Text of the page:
I finally made it. I worked my butt off all year and pushed through one last week of grueling early starts, and now I’m on the plane. Destination: Vietnam.
This is my fourth overseas venture since being diagnosed with lupus. Every trip, I compare how I travel with lupus to how I traveled before my diagnosis. It’s different because it has to be. I may be on break, but the same cannot be said for my chronic illness. Lupus is on duty 24 hours a day, 365 days a year. I have to account for that when I travel.
The more trips I take with lupus, the more my priorities change. For example, it would be inconvenient if I forgot or lost some of my belongings. It wouldn’t be much fun to lose all my luggage in transit, but that kind of thing makes for memories and stories. I would still be stoked to travel. But there are three things I need: a passport, medication, and travel insurance documents. My No. 1 priority is to take care of my health.
When I travel, I take twice as much medication as I need. I pack enough to get me through the trip in both my carry-on luggage and my suitcase. The idea is that unless I’m unlucky enough to lose or be robbed of everything I brought, I will always have enough medication.
I tend to approach boarding a plane differently than others. Air travel is more than just transportation to an exciting foreign land. I’m likely to encounter many potential health issues when I’m in the air.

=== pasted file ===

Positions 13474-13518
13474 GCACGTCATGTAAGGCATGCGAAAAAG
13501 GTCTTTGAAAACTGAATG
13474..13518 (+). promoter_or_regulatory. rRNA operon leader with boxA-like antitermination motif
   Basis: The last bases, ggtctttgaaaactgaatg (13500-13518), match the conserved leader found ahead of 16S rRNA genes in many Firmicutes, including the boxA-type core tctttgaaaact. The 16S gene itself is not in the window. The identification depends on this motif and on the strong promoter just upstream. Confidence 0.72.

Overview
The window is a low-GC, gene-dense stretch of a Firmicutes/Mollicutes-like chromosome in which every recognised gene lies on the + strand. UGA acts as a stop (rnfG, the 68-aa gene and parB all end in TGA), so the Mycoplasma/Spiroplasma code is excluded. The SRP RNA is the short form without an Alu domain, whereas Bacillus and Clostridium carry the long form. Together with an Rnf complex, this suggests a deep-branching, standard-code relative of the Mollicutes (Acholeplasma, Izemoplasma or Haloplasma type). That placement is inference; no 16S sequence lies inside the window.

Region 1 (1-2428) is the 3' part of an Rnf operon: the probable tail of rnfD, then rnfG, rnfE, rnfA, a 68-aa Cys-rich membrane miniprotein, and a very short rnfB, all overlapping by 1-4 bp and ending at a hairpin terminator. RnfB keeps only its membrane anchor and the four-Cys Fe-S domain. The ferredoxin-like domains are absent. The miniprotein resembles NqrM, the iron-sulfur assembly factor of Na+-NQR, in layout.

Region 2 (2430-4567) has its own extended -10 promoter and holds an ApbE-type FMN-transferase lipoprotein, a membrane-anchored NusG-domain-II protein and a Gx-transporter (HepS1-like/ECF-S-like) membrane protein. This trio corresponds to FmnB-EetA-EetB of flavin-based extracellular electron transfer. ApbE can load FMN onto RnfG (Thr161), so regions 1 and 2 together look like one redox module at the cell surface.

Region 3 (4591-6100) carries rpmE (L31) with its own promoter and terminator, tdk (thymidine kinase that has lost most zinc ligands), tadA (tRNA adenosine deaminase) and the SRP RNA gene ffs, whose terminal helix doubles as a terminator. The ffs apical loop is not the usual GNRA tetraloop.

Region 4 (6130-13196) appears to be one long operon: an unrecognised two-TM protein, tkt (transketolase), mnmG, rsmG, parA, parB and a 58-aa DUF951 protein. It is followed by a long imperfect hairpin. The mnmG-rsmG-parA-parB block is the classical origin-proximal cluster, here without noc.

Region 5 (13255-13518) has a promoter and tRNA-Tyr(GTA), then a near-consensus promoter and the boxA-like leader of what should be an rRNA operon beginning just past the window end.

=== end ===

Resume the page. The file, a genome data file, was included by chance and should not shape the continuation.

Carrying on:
This time around, I have three tools up my sleeve:
- Face mask: For the first time, I’ve decided to wear a face mask on the plane. I should have started wearing face masks after my diagnosis, but as they say, with time comes wisdom. I have spent enough time taking immunosuppressants to know that being stuck in a confined space for 10 hours, breathing recirculated air, isn’t an ideal environment for someone like me. It only takes one person with a viral illness to ruin my holiday.
- Compression wear: I’ve worn compression pants and socks during flights since I was about 17. Before my diagnosis, it was for comfort and to curb fluid retention. Now I wear them because lupus increases my risk of blood clots, and deep vein thrombosis is one more thing I want to avoid when I’m on holiday.
- Eye mask: To top off my look, I’m wearing an eye mask to give me a much-needed chance to rest. Traveling is taxing on everyone, chronically ill or not. I can’t think of a better way to utilize flight time than tuning out the world and resting.
If you would like to keep up with my trip to Vietnam and my everyday journey with lupus, you can find me on Instagram @kristianapage.
Note: Lupus News Today is strictly a news and information website about the disease. It does not provide medical advice, diagnosis, or treatment. This content is not intended to be a substitute for professional medical advice, diagnosis, or treatment. Always seek the advice of your physician or other qualified health provider with any questions you may have regarding a medical condition. Never disregard professional medical advice or delay in seeking it because of something you have read on this website. The opinions expressed in this column are not those of Lupus News Today, or its parent company, BioNews Services, and are intended to spark discussion about issues pertaining to lupus.
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